Nov. 28, 2011
Knitters Spread Warmth to Campus and Beyond
|From left to right, Luz Dullin-Jones, Lydia Andrews, and Edna Scott in the Pryz Atrium.|
At noon on a sunny fall day, the Edward J. Pryzbyla University Center Lobby is abuzz. Hungry students rush in and out of the Food Court or join the animated line up the steps to the Student Restaurant. Baked goods are being sold at long tables. Friends greet friends.
Above the fray, the Atrium on the third floor seems an island of calm. Ten or so CUA students and staff arrayed on the upholstered chairs chat, knitting and crochet needles and colorful yarns in hand.
They are members of the Knitting and Crocheting Service project, crafting scarves and hats to be distributed to homeless people by the Office of Campus Ministry and baby blankets and tiny preemie hats that will go to young mothers through the Christ Child Society. Says group member Mary Elwood, assistant to the dean in the Office of the Dean of Graduate Studies, who has made blankets for the society since 2008, “I get a good feeling knowing a tiny baby somewhere will be wrapped in a handmade blanket made with a lot of love.”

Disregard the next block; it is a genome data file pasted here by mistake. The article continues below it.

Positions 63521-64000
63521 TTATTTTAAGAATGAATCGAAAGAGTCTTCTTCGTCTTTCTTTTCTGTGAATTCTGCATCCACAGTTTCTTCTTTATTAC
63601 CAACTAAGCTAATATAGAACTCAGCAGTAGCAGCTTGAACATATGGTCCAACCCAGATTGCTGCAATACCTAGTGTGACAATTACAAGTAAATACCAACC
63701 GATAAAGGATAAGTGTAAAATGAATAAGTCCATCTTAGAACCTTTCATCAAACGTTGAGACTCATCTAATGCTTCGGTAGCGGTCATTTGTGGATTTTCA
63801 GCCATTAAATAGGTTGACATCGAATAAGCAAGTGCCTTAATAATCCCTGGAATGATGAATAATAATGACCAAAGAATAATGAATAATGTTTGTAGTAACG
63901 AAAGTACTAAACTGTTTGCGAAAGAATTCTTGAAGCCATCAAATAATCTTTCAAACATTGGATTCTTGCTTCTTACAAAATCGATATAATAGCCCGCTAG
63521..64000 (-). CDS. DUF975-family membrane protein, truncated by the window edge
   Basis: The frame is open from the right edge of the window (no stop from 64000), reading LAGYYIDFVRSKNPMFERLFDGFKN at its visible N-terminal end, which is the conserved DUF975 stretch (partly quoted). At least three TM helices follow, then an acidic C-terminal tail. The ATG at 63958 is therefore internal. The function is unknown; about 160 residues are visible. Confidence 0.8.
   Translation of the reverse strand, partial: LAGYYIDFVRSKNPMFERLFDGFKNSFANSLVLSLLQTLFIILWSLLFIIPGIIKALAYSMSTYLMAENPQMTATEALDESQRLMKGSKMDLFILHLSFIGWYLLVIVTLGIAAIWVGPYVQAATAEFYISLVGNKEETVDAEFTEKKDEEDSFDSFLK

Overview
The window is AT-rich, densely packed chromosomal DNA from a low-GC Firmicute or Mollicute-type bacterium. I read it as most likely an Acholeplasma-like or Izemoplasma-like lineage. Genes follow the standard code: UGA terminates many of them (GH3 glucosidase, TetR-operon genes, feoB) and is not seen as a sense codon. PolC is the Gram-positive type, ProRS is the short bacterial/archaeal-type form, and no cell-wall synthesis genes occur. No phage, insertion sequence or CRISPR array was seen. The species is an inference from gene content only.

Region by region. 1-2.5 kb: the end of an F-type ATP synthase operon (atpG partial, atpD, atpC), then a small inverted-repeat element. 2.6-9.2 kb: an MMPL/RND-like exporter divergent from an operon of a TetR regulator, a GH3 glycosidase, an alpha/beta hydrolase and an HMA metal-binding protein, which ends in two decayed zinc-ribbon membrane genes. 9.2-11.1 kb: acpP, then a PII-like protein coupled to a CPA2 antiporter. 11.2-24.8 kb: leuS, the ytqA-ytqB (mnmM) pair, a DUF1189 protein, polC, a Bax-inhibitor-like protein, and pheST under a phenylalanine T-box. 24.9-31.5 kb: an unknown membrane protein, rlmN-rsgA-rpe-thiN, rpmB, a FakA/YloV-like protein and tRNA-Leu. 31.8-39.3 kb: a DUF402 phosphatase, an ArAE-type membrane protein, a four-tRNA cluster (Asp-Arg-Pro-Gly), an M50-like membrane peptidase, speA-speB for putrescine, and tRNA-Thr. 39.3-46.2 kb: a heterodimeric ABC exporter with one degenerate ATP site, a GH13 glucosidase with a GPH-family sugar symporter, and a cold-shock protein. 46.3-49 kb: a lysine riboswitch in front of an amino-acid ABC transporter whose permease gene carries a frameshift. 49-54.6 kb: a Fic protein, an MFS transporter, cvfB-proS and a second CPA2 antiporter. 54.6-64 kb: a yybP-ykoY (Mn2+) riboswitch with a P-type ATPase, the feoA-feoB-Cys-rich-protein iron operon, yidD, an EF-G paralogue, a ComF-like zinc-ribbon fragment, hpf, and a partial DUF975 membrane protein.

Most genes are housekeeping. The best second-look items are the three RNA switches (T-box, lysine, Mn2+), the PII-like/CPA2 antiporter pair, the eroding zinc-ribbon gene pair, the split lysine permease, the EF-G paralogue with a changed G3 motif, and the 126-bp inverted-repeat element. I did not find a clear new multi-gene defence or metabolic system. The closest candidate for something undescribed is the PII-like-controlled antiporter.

|Some of the handmade scarves and hats ready to be distributed.|
Among those crafters is Martha Krichbaum, undergraduate transfer coordinator for the School of Arts and Sciences. Krichbaum came up with the idea of a service project using knitting and crocheting in response to President John Garvey’s service challenge for the 125th anniversary of Catholic University. “I’ve been thinking a long time about how to pass these ancient skills on,” she says. “The challenge prompted me to do something about it.”
With help from knitters, crocheters, and other interested parties around campus, Krichbaum created the project. The first batch of 21 scarves and eight hats has already been distributed by students to homeless people in D.C.